石柱纖巧得像玻璃吹出來的拱頂窖室清森有鬼氣,讓人想起書裡的藏寶地窖,得化點力氣把在各地美術館看到的諸多聖骨盒、祭器、書匣、十字架、權杖、袍服、冠冕、絲毯、畫屏、寶飾都搬運過來。看哪,家用神龕的兩根黃金與青金石柱框住精工的耶穌下葬銀雕,頂著嵌黑縞瑪瑙底、鑲代表十三門徒的十三塊鑽石的黃金十字架,三角楣上以五色瑪瑙與紅寶石鑲成扇貝形邊飾。在這金寶堆裡樂以忘死的執事長老雖說貪財怕事,卻不是連續劇裡對著銀兩搓手咂嘴口吐白沫的丑角。跟他走過深幽迴廊,石雕鏤析下陽光有如金束,照得他手上的戒指虹彩輝煌。聽他高談珍寶的語言,就連惡魔都不能不魂飛魄喪——綠玉髓、黃碧璽和水蒼玉的華美讓魔王回想起他光明之子的過去,煥燦火光則代表地獄的無間熱苦……。

我就這麼和俊美天真的艾索和料事如神的「英國諸葛」威廉長老作伴走過中世紀,門票是手裡三塊五美金買的平裝本。讀書就是玩,玩完了書看得更透,旅途上的見聞風物紛紛撲進書裡,書頁紛飛又包羅了旅途的一切。既不須先作功課也不用事後追悔,真乃賞心樂事也!

『閒話英文中譯』: 查生字水性楊花之必要

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上看到一篇文章,提到中國政府的網路說唱曲和卡通宣傳策略,“中国当局不断通过网络说唱曲和卡通片等加强海外宣传攻势,已引起海外媒体关注。美国《时代》周刊最新一期报道了中国的一个最新的宣传作品说唱曲“这是中国”,认为“这首中国宣传说唱是迄今录制的最令人痛苦的歌”。

原文作 “the most painful song ever recorded,” 看了不怕小粉紅不驕敵自得,大外宣把美帝調戲得拖甲曳兵,創痛平生。殊不知原文字面上意思,並非去到盡頭的劇痛,而近乎北京俗語的“牙磣,” 像聽釘子刮玻璃那種鑽到牙齦裡的酸冷,實在是“做事離譜之極,旁人看著都替你難受著急”之意。認真要中譯,或可寫做“令人不忍卒聽。” 又則,這句型並非正規書面語,乃年輕人誇張輕倩沒三兩重的口語,網路博眼球之用。類似造句包括:

OMG, I’d never seen an outfit that hideous in my life!

諸如此類的“至今最…””有生以來從來沒…” 不建議直接口服,要配著”腦袋瓜那麼大的一顆鹽”吞下(take it with a grain of salt the size of my head。”中文人話的說法,就是“聽聽就好“”酌量參考。”不相信,看紐時或衛報,選情再火爆,川普再胡鬧,也絕不使用最高級形容詞:Donald Trump Is the Most Hate-driven Candidate in US History (川普是美國有史以來最滿腔恨毒的總統候選人)

現代中文翻英文,深情款款,此心不渝,看到辭典第一義就認死扣。依我說,還是水性楊花一點的好。順便多事雞婆一句(大陸的說法是:鹹吃蘿蔔淡操心)上圖據說摹寫的是杜甫的麗人行,“楊花雪落覆白蘋,青鳥飛去銜紅巾。” 杜甫不怕跨省,對網警比中指,公然搬出楊國忠和妹妹虢国夫人亂倫的性醜聞壓軸: “炙手可熱勢絕倫, 慎莫近前丞相嗔,” 膽兒肥碩頂喉嚨了,壯哉!

中文觀點:https://pao-pao.net/article/718 中共“军事文化网络主题论坛”上透露了什么信息

英文原文:http://time.com/4388991/china-rap-propaganda-cd-rev/

The Knowing Ducks of Spring: How to tell when China is Ready to Compete with Hollywood

琅琊榜 黄金分割

People associated with China’s film industry recently declaimed on the CBS program 60-Minutes that the Chinese are poised to give Hollywood a run for its money. Rob Cain of Bloomberg was quite emphatic as to why not. And I wholeheartedly agree with him.

In this I am taking my cue from China’s own tough-love critics, whose opinion I figure must be weighty on this subject. Ranging from Chen Danqing, an artist and arbiter of culture, to Ran Yunfei, a public intellectual harassed by authorities, they all agree that cultural China is but a shadow of its former self. They feel that the ravages of the country’s recent past, such as the Cultural Revolution, left China adrift, severed from much of its heritage and uncertain of its future. You can’t tell powerful stories when you don’t know who you are or where you might be.

China is, therefore, in a long cultural convalescence, and in such straits poses no threat to Hollywood’s global dominance. By the same token, however, healing may eventually usher in a renaissance.

The great Song-dynasty renaissance man, Su Dongpo (1037-1101), writes that “When warm once again the tides of spring grow/The ducks are always the first ones to know.” Here are two spheres of Chinese cultural life to watch, as Su’s proverbial ducks, for the arrival of that cultural renewal. Now, it is inevitable that observers will vehemently differ on whether backsliding or leapfrogging is gaining the upper hand. There will be inexhaustible opportunities to track eye-popping developments on the ground and to wrangle over what they mean. That will be part of the fun.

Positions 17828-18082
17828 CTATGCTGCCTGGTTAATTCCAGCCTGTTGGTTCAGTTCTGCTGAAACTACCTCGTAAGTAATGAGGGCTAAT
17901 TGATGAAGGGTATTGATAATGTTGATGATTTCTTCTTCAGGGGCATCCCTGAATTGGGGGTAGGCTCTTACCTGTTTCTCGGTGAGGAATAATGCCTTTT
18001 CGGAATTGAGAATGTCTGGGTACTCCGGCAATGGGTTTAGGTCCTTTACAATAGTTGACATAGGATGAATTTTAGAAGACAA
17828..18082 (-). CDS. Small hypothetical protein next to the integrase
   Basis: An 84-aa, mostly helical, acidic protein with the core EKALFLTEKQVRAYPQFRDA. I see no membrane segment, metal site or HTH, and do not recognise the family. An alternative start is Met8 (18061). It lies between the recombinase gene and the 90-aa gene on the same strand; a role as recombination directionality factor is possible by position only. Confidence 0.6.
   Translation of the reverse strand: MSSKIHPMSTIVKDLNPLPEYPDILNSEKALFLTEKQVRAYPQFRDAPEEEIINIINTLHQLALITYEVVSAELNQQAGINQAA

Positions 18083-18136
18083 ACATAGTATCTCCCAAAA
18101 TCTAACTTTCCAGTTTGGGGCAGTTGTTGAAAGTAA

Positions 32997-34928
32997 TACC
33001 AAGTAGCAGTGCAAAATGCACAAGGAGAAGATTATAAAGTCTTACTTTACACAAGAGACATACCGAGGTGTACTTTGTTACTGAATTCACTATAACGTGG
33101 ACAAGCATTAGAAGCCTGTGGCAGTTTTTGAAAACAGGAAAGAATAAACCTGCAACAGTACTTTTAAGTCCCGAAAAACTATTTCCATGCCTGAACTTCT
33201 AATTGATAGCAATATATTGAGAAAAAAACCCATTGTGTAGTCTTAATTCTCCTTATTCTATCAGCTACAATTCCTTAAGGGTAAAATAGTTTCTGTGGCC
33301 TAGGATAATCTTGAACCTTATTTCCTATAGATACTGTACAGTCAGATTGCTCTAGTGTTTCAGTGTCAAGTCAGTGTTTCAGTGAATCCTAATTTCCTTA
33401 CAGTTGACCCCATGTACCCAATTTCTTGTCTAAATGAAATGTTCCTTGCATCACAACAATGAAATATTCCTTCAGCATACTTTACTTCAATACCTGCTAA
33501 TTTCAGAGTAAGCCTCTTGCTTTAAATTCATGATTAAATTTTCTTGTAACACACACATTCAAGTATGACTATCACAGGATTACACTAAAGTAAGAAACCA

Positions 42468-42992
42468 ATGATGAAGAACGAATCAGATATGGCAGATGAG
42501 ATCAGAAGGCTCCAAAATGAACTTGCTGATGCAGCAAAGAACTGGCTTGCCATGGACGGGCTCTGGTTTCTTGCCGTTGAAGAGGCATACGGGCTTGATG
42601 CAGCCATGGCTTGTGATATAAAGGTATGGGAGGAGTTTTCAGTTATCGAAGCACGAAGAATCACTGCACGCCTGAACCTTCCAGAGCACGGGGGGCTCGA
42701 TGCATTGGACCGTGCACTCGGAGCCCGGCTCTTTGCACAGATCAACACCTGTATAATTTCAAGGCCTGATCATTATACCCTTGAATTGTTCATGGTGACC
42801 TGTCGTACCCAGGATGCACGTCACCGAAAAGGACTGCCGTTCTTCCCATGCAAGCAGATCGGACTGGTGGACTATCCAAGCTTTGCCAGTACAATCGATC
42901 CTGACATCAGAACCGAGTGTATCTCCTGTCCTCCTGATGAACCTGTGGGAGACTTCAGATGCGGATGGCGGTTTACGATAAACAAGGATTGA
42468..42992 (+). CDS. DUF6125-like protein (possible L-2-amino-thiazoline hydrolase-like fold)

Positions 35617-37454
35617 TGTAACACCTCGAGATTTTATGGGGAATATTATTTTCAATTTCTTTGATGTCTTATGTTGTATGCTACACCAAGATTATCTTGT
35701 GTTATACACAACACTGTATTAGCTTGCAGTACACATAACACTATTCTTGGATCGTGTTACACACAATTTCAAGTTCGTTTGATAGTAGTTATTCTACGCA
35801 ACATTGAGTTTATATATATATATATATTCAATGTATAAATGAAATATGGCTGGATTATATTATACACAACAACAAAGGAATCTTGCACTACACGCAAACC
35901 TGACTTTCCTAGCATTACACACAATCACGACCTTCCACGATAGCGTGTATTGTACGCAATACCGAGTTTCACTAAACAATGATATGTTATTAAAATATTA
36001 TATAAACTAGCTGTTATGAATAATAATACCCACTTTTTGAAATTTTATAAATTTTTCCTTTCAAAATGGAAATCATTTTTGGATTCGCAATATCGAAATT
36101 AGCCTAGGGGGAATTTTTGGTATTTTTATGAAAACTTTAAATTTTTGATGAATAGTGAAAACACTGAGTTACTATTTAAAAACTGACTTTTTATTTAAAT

The Chinese Language. Chinese is slowly recovering from the Maoist style of writing and speaking. Li Tuo, a literary critic, pointed out in 1997 that the language of propaganda and revolution held back modern Chinese. The standardized Maospeak outlawed, and virtually wiped modern Chinese clean, of classical Chinese.

To understand what this means, imagine an English with the widest part of its Saxon and Latinate vocabulary surgically removed. Then ponder how you can grapple with that state of things, knowing only a few odds and ends from your entire literary past that political leaders, the government press and a couple of lionized writers happened to cite. That’s what the Chinese are up against.

Restoring and regrowing Chinese language and culture is an uphill climb. Still, Hollywood should not get too comfortable. For the last several years, a section of Chinese society has honored their past by waxing nostalgic for the culture of the Republican era that immediately preceded Communist rule. For example, Mu Xin, a recently discovered writer’s writer, is beloved of young hip readers as representative of “what Chinese literature would have looked like, had it not been devastated after 1949.” Readers and writers are slowly reforging the broken link to their rich birthright.

Chinese Dramas and Their Critics. While the majority of Chinese audience put up with what domestically produced movie and TV theatricals censors allow them to see, an irrepressible minority have made a wildly popular cottage industry out of ripping into government-approved content that offend them as insults to their IQ. Barrages of jokes and quips greet trite fare restricted to a few categories:

a. Imperial court intrigue emphasizing the sagacity of rulers and the grandeur of Chinese empires;

b. The 101th rehashing of myths on how underground tunnels and airplane-felling pistol shots from Communist guerrillas beat back the Japanese invasion in WWII;

c. Shoddy rom-coms slovenly modeled on Japanese and Korean originals, adapted to Chinese tastes with endless catfights between daughter- and mother-in-law.

Stuff that will not shake Hollywood to its foundations any time soon. Having said that, watch out for the gush of irreverent creativity from their critics: theirs is an outstanding testament to the Chinese imagination and its potential for storytelling.